Sixteen years ago, two colleagues and I wrote a letter to Nature expressing our concern about our then-President Thabo Mbeki’s denialist views on HIV and AIDS – views he then tried to push into national policy, and which almost certainly were highly influential in delaying the rollout of ARVs in South Africa. I was also active for several years in the media and in public lectures in trying to negate some of the damage he was causing – and I was very relieved when he took a back seat eventually, and then effectively vanished from the public stage.
However, in an unwelcome development as of this week, it appears that Mr Mbeki has finally, in his ongoing quest to rewrite history, addressed the elephant in the room: his views on HIV/AIDS.
To say this “letter” is self-serving would be to pay it a compliment. Indeed, he himself has this to say concerning the awful “Castro Hlongwane, Cats, Geese, Caravans, Foot and Mouth and Statistics…” that he almost certainly was the main author of, back there in 2002:
“Thirteen (13) years later today I would stand by everything said in this excerpt and still ask that the questions posed should be answered by those who have the scientific capacity to do so!”
So in other words, he still holds with much of the rubbish he wrote then. Right – well, so will I revisit something I helped write, back in 2000, after reading that Mbeki had written to Bill Clinton to dispute conventional ideas on HIV/AIDS.
“Nature 405: 273, 2000
Sir – As South African scientists working in the field of HIV/AIDS vaccine research, we are extremely concerned about the letter president Thabo Mbeki recently sent other heads of state (Nature 404, 911; 2000). As an individual Mr Mbeki is entitled to his point of view, but as our head of state we feel he risks binding our country to an untenable position.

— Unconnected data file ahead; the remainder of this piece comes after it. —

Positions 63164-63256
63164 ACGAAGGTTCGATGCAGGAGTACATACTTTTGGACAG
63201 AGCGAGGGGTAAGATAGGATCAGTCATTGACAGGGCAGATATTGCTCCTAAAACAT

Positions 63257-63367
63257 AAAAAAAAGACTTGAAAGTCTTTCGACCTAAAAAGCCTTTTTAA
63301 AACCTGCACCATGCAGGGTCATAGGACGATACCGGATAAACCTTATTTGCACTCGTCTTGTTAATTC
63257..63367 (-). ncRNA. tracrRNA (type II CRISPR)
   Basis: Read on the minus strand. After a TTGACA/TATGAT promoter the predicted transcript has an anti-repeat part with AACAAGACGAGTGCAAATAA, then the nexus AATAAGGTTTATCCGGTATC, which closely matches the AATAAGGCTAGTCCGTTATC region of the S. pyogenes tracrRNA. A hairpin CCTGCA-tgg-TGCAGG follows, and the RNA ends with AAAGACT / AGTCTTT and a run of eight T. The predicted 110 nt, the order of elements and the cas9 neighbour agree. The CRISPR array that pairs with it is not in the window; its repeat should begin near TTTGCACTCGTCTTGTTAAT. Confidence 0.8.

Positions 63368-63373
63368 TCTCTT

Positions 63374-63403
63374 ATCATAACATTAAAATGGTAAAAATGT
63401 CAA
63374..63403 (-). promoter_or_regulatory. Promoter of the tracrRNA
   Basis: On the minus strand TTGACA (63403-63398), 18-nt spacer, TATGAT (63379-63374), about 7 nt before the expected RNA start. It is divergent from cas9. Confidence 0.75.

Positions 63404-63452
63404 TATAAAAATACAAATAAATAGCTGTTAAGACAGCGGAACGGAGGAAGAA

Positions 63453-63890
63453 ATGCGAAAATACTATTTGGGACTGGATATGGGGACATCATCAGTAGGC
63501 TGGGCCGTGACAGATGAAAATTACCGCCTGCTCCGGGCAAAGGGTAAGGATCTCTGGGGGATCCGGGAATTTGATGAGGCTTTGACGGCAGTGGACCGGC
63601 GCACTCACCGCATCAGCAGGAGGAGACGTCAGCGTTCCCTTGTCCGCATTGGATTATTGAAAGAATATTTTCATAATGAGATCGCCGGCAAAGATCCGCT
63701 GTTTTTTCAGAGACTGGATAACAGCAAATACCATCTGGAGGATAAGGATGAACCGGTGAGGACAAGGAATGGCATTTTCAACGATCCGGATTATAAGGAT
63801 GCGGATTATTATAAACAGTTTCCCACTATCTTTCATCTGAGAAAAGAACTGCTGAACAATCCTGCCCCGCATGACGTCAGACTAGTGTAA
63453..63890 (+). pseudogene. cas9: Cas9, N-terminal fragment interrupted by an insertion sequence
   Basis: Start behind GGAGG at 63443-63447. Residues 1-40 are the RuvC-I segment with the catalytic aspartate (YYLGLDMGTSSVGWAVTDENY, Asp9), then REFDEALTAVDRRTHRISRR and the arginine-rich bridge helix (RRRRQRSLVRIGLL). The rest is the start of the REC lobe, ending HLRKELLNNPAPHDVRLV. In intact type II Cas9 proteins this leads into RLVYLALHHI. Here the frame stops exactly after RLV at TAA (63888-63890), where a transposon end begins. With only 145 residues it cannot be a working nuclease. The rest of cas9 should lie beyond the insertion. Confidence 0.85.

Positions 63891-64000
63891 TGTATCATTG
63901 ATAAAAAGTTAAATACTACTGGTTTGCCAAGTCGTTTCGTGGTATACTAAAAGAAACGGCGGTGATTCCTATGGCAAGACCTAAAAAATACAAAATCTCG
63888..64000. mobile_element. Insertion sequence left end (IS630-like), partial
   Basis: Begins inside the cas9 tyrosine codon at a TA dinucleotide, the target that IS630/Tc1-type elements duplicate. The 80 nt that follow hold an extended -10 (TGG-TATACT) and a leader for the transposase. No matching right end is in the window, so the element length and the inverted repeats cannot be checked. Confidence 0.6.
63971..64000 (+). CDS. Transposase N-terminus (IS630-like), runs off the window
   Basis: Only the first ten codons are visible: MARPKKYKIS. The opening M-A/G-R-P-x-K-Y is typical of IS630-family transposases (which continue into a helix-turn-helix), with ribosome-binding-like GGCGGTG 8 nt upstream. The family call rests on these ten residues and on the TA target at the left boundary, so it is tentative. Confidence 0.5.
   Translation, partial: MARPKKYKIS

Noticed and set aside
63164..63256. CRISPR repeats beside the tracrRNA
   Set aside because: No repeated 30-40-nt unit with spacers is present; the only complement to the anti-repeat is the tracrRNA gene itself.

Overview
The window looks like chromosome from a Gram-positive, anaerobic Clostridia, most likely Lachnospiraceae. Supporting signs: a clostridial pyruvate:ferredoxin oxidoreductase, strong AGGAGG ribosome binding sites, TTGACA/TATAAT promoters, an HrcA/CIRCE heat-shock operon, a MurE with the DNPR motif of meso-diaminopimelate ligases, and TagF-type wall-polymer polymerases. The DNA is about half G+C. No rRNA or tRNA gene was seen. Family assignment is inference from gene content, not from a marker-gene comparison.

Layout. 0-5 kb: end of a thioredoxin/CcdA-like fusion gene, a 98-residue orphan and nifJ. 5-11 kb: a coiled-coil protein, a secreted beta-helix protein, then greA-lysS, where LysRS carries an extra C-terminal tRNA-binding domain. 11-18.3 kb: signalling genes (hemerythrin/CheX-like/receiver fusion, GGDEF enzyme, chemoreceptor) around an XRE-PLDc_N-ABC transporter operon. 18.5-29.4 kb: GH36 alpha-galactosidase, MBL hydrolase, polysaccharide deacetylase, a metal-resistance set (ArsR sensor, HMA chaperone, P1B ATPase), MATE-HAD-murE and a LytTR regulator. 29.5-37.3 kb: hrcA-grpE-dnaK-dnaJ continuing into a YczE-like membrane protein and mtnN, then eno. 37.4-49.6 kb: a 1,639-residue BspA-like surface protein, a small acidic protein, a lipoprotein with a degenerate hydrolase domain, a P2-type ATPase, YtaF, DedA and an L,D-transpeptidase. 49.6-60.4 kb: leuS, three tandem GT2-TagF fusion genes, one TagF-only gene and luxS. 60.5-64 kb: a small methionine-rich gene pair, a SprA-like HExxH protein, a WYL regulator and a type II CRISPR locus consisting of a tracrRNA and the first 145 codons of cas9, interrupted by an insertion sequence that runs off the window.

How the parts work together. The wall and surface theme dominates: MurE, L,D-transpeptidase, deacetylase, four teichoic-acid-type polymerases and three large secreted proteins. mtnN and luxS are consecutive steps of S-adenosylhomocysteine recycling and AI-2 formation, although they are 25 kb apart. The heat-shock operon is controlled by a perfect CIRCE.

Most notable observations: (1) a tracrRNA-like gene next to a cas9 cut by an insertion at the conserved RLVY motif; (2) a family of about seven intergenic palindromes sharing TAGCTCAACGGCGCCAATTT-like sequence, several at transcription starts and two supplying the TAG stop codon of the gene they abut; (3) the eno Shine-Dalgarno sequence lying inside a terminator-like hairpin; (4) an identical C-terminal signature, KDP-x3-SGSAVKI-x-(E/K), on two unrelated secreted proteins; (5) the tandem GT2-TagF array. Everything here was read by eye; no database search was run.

We would like Mr Mbeki and others to consider how the mass of South Africans would react if he were to give a sympathetic ear to unrepentant proponents of apartheid. His willingness to be influenced by people with no credibility causes as much anguish to those of us working to combat HIV/AIDS.
The simple facts, as shown by a huge volume of scientific and medical research, are that HIV causes AIDS; that in Africa (as in other developing regions) the disease is mainly spread heterosexually; and that AIDS kills poor people in disproportionate numbers. We most emphatically do not need to revisit the debate on the causation of AIDS. What we do urgently need is to educate, train and medicate, to save lives.”
This is germane, because Mbeki has the gall to go back to his Castro Hlongwane crap at the end of his latest letter, and say:
“Beneath the heartening facts about decreased mortality and increasing life expectancy, and many other undoubted health advances, lie unacceptable disparities in wealth. The gaps between rich and poor, between one population group and another, between ages and between sexes, are widening. For most people in the world today every step of life, from infancy to old age, is taken under the twin shadows of poverty and inequity, and under the double burden of suffering and disease.”
“Castro Hlongwane…” says: “Given that our minds on this matter (of HIV and AIDS) have become thoroughly clogged by the information communicated by the omnipotent apparatus, a miracle will have to be achieved to get all our people to use their brains, rather than perish on emotional responses based on greatly heightened levels of fear.”
Really, Thabo?? You’re going to harp on about poverty, again? Oh, and the “omnipotent apparatus” that is Western Pharma, and of course US capitalism?
Please do us a favour, Comrade: go back to your pipe, and your old friends Johnny and Jack, and stop trying to justify the indefensible. And I will close with something I wrote for the Mail & Guardian on March 1st back in 2002:
“It does not seem to matter what happens in our country; it does not matter how many people try to engage the slippery python that is the president’s policy and thinking on HIV/Aids; it does not seem to matter how many people die of Aids, and how many babies are needlessly born with HIV – there remains the stubbornness and wilful failure to comprehend that is leading us into disaster. Mr Mbeki, you make an idiot of yourself, and fools of us all for putting up with your views. Leave health policy alone, or resign. Please.
Ed Rybicki, Pinelands”
I see no reason to change my views either, Comrade.